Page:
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As we were reminded so recently, automobile crashes happen, and people get hurt. The real tragedy is that so many of these could be avoided if people actually took the trouble to understand how to drive within their limits and their vehicle’s limits, instead of relying on hope and delusion.

A classic driving delusion is the idea that you should power through a corner. A hard lesson from the track is that this idea flies in the face of basic physics. An old racing joke is that hope and hospital are on the same page in the dictionary.

Any time a driver changes the position of the gas, brake or steering wheel, load, and therefore traction, is being moved from one part of the car to another. Under acceleration, for example, load moves to the back. Therefore a car that is accelerating hard will be compromising its ability to steer. It’s that simple, and the effect is pretty much the same regardless of drive system. Equally, a sudden release of the gas pedal will cause a rapid transfer of grip from the rear wheels to the front.

Imagine someone cornering at what they perceive to be a fairly high speed. I use perception here because most drivers reach their limit of competence before they reach the car’s actual limit. The tires begin to squeal, as does the passenger and the family cat. Suddenly, inadvertently, the driver releases the gas pedal. If he or she is lucky, this will simply result in a wobble and an elevated heart rate, along with that funny metallic taste that comes with adrenaline. In the right circumstances though, it’ll result in a spin and an accident. This phenomenon is so common there’s a technical phrase to describe it: trailing throttle oversteer. Trailing in this case means release, throttle is the gas pedal, and oversteer means the back of the car is trying to pass the front.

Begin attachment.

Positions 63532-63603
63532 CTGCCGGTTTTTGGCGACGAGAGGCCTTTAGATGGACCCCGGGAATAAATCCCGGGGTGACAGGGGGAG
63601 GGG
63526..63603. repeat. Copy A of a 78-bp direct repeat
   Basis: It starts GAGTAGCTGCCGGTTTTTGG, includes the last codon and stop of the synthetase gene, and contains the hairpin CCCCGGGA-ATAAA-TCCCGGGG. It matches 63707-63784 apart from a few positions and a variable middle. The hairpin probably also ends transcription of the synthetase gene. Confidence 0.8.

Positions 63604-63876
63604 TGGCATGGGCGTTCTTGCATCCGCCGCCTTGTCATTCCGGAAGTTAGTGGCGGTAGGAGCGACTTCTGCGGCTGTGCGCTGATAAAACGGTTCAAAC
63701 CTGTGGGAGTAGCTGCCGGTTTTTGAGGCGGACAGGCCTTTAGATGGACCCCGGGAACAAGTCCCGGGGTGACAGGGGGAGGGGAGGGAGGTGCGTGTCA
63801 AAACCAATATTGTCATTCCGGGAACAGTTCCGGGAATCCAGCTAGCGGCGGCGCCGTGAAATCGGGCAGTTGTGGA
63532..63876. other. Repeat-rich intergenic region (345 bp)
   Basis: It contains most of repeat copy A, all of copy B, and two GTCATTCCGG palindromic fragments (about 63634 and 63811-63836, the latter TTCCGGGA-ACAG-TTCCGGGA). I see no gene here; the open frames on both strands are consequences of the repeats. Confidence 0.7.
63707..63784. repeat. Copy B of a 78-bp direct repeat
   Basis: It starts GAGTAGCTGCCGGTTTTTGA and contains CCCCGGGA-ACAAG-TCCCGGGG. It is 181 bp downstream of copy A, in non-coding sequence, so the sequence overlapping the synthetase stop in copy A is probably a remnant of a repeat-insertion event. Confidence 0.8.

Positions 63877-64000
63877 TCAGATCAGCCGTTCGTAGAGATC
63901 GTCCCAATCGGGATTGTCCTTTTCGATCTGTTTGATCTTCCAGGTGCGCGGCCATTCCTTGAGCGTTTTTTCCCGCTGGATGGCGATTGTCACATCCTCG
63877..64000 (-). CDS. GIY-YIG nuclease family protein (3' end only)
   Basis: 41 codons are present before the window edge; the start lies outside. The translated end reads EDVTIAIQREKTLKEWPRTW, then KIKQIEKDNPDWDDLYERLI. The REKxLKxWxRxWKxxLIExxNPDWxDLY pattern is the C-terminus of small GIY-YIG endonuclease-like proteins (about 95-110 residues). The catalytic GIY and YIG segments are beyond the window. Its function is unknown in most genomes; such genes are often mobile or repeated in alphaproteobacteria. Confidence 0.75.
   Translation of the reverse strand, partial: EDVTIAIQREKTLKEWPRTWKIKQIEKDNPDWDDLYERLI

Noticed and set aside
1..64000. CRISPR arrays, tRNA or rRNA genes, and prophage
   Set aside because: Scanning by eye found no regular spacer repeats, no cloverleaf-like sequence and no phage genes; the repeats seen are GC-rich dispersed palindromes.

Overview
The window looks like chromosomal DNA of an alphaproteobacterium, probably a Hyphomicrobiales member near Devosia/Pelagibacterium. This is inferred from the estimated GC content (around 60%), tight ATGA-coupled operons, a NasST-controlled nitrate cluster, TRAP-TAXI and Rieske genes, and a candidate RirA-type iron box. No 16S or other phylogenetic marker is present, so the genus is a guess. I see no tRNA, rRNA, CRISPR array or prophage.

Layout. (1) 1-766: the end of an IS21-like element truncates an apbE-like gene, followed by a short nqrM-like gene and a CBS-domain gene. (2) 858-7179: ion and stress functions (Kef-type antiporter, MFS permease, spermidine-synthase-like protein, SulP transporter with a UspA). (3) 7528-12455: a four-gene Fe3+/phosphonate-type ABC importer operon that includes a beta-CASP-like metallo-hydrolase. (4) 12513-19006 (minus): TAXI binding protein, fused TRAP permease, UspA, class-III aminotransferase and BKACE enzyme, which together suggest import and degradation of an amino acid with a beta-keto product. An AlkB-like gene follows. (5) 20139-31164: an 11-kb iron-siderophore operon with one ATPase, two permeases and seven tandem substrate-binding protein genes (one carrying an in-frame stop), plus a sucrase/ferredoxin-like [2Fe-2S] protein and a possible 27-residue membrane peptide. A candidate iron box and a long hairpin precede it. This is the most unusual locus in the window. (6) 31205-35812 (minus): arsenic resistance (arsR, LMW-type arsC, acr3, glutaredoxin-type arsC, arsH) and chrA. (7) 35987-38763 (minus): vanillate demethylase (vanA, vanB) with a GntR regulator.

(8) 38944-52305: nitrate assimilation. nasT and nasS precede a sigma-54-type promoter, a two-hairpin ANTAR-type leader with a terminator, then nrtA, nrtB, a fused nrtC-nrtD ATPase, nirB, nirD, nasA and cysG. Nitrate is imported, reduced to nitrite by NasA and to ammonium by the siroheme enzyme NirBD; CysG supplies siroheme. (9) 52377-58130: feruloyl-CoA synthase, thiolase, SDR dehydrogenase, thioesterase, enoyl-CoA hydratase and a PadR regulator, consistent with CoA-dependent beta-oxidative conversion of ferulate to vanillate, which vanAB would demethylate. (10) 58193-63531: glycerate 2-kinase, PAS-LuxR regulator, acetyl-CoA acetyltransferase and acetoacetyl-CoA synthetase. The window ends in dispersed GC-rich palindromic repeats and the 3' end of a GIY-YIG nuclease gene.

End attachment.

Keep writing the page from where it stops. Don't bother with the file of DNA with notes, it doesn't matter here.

What should you do if you’re in mid corner, perhaps having added power too soon, and things start to get uncomfortable? The correct response is to ease back on the gas pedal just enough to give the front wheels a bit more traction but not so much as to upset the car’s balance. We call this "breathing" back on the throttle, or feathering back, and it’s an example of the sort of refined touch a good driver needs. If you have jumped off the gas pedal too suddenly, at least be prepared for the likelihood of a rear wheel skid. This is true, again, regardless of your car’s drive layout.

Modern stability control systems are designed to minimize the effect of trailing throttle oversteer. In theory, you can drive with the finesse of an axe murderer and the electronics will do their best to keep you out of trouble. Of course, as anyone with a home computer knows, even advanced technology is prone to sudden and catastrophic failure. In addition, if you truly enter a corner too fast for your car’s capabilities, the electronics will not keep you from an expensive off road excursion.

A couple of points to remember. As often as not, that feeling of panic in mid-corner is caused by incorrect use of eyesight. Train yourself to look further ahead, especially under stress. Remember the racing rule, slow in. fast out. Slow the car down in a straight line, before the corner, so you can concentrate on a clean, safe exit instead of fumbling through the turn.

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